Understanding the impact of non-standard customisations in an engineer-to-order context: A case study

Sara Helene Markworth Johnsen*, Lars Hvam

*Corresponding author for this work

Research output: Contribution to journalJournal articleResearchpeer-review

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Companies operating with an engineer-to-order (ETO) manufacturing strategy produce customised solutions for their customers. While they may be able to build on a base of existing sub-solutions, e.g. standard product structures, modules or parts when engineering a customer-specific solution, they often have to create something completely new to satisfy customers’ requirements. However, it is not always clear to ETO companies what the costs associated with making customer specific solutions are, or which product or project characteristics drive costs and in what business processes. Therefore, it is not clear to companies if it is actually profitable for them to fulfil all of their customers’ requirements. Hence, making it relevant to understand how creating non-standard customisations impact project profitability. This paper presents a framework for how ETO companies can quantify the impact of the complexity associated with non-standard customisations when cost data is only available at the project level. The framework is theoretically founded; it is based on statistical regression and a definition of a complexity index for non-standard customisations. The framework is validated in the context of an ETO case company and empirical data is presented.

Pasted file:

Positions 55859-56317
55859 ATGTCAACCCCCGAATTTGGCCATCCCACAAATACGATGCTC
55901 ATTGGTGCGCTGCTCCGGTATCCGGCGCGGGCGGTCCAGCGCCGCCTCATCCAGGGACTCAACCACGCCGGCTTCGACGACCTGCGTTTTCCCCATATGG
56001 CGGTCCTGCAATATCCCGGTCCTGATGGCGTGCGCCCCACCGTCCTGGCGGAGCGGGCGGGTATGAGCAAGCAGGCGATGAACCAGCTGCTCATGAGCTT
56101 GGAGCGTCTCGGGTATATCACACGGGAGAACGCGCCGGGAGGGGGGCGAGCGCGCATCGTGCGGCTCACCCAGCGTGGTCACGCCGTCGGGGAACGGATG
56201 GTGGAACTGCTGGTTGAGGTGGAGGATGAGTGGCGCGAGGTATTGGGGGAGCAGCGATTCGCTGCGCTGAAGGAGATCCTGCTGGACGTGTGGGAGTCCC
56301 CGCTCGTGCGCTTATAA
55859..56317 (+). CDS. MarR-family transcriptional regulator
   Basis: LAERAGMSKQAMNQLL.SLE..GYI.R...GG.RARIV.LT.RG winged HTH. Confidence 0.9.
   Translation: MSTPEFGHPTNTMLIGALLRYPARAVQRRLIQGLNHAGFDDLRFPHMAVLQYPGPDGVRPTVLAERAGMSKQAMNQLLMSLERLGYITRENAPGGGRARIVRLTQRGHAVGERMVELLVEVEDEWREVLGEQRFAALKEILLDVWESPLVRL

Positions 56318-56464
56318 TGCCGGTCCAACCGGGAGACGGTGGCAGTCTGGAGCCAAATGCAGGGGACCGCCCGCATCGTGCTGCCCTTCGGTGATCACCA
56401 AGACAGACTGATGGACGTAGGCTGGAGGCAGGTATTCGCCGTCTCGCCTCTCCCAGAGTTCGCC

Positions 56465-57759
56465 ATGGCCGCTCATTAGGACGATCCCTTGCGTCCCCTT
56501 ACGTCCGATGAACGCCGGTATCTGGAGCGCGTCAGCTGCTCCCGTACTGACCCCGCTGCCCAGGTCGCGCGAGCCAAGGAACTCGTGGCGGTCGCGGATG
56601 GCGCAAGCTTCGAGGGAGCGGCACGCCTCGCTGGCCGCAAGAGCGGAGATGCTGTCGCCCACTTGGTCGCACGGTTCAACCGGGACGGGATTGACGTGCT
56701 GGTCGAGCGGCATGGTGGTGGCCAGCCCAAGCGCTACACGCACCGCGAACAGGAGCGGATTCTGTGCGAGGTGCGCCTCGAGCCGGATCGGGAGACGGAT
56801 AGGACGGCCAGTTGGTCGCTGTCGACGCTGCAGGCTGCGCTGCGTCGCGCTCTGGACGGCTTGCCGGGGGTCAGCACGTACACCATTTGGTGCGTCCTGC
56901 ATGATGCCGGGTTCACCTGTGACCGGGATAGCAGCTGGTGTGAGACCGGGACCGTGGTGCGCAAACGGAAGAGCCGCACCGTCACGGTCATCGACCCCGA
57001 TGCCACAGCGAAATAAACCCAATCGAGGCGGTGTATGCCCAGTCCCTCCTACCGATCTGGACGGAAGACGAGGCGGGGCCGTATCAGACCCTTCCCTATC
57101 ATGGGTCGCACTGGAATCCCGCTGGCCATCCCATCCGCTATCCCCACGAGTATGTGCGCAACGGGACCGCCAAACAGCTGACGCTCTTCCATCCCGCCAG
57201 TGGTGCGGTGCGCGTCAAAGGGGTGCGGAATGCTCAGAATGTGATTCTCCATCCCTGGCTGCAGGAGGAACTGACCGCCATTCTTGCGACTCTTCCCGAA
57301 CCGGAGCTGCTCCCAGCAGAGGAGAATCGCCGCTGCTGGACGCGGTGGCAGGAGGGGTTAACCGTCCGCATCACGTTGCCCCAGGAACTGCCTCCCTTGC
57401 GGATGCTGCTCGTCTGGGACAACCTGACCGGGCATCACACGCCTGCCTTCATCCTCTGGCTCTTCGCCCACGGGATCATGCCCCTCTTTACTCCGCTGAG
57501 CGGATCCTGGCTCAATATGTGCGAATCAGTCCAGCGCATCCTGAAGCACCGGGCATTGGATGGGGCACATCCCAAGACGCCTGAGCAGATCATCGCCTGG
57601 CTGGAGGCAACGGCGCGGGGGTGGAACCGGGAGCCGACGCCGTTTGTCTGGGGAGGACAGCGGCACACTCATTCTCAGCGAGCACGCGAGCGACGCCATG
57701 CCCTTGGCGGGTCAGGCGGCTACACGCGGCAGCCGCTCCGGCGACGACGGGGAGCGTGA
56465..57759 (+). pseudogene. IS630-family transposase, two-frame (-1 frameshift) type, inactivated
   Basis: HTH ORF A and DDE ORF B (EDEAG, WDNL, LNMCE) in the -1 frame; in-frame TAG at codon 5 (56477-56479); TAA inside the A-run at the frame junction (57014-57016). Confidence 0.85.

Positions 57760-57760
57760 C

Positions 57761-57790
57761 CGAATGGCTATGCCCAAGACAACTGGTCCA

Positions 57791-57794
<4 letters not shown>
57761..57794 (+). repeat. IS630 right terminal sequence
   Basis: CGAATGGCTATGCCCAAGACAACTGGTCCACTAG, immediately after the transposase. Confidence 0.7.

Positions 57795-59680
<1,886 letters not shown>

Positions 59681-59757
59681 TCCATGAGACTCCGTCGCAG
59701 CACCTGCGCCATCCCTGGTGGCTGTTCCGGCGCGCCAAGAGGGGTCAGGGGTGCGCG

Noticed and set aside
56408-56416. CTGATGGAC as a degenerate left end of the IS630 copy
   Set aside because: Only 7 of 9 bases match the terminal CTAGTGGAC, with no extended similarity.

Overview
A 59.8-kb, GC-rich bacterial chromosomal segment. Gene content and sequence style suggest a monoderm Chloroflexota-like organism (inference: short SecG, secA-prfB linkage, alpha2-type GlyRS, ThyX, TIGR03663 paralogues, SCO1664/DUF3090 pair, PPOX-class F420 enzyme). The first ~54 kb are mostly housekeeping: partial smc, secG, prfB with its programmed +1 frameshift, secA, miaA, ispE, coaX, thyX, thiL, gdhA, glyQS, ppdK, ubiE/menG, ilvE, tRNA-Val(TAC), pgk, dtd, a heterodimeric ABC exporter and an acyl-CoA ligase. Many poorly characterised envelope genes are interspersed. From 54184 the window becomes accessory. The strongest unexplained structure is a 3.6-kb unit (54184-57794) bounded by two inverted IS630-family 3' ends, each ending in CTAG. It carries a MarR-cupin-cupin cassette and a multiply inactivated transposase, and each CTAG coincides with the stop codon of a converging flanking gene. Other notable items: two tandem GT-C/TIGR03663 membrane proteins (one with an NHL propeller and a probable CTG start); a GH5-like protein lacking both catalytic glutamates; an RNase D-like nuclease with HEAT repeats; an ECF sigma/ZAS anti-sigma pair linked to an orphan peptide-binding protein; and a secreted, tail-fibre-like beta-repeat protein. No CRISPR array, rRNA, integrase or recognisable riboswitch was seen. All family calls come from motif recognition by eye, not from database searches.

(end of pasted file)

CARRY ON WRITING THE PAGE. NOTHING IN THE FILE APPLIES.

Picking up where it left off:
Original languageEnglish
JournalInternational Journal of Production Research
Issue number21
Pages (from-to) 6780-6794
Publication statusPublished - 2019


  • complexity analysis
  • engineer to order
  • impact analysis
  • mass customisation
  • product customisation

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